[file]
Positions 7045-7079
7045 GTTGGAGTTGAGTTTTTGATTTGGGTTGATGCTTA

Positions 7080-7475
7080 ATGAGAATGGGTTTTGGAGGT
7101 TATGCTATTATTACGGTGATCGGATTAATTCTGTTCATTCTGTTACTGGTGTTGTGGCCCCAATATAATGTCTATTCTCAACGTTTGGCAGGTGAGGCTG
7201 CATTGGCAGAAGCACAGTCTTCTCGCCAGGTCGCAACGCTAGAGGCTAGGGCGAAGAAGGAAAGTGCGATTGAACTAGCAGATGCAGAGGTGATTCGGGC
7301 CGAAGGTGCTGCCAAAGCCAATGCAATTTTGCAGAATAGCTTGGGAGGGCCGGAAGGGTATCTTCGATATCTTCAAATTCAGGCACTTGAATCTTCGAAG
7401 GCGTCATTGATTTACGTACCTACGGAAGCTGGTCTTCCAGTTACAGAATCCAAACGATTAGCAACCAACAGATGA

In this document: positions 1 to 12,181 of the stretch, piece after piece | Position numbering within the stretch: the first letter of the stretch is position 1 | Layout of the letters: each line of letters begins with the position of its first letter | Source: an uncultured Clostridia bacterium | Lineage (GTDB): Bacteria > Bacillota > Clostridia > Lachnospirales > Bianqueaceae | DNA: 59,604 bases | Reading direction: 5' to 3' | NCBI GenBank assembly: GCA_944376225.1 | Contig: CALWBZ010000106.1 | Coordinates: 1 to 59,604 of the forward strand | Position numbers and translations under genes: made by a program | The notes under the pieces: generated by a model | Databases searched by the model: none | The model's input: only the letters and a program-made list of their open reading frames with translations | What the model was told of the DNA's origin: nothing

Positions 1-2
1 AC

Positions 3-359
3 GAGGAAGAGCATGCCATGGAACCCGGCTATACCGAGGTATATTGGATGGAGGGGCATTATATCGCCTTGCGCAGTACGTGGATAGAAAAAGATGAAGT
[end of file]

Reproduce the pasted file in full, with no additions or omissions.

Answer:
Positions 7045-7079
7045 GTTGGAGTTGAGTTTTTGATTTGGGTTGATGCTTA

Positions 7080-7475
7080 ATGAGAATGGGTTTTGGAGGT
7101 TATGCTATTATTACGGTGATCGGATTAATTCTGTTCATTCTGTTACTGGTGTTGTGGCCCCAATATAATGTCTATTCTCAACGTTTGGCAGGTGAGGCTG
7201 CATTGGCAGAAGCACAGTCTTCTCGCCAGGTCGCAACGCTAGAGGCTAGGGCGAAGAAGGAAAGTGCGATTGAACTAGCAGATGCAGAGGTGATTCGGGC
7301 CGAAGGTGCTGCCAAAGCCAATGCAATTTTGCAGAATAGCTTGGGAGGGCCGGAAGGGTATCTTCGATATCTTCAAATTCAGGCACTTGAATCTTCGAAG
7401 GCGTCATTGATTTACGTACCTACGGAAGCTGGTCTTCCAGTTACAGAATCCAAACGATTAGCAACCAACAGATGA

In this document: positions 1 to 12,181 of the stretch, piece after piece | Position numbering within the stretch: the first letter of the stretch is position 1 | Layout of the letters: each line of letters begins with the position of its first letter | Source: an uncultured Clostridia bacterium | Lineage (GTDB): Bacteria > Bacillota > Clostridia > Lachnospirales > Bianqueaceae | DNA: 59,604 bases | Reading direction: 5' to 3' | NCBI GenBank assembly: GCA_944376225.1 | Contig: CALWBZ010000106.1 | Coordinates: 1 to 59,604 of the forward strand | Position numbers and translations under genes: made by a program | The notes under the pieces: generated by a model | Databases searched by the model: none | The model's input: only the letters and a program-made list of their open reading frames with translations | What the model was told of the DNA's origin: nothing

Positions 1-2
1 AC

Positions 3-359
3 GAGGAAGAGCATGCCATGGAACCCGGCTATACCGAGGTATATTGGATGGAGGGGCATTATATCGCCTTGCGCAGTACGTGGATAGAAAAAGATGAAGT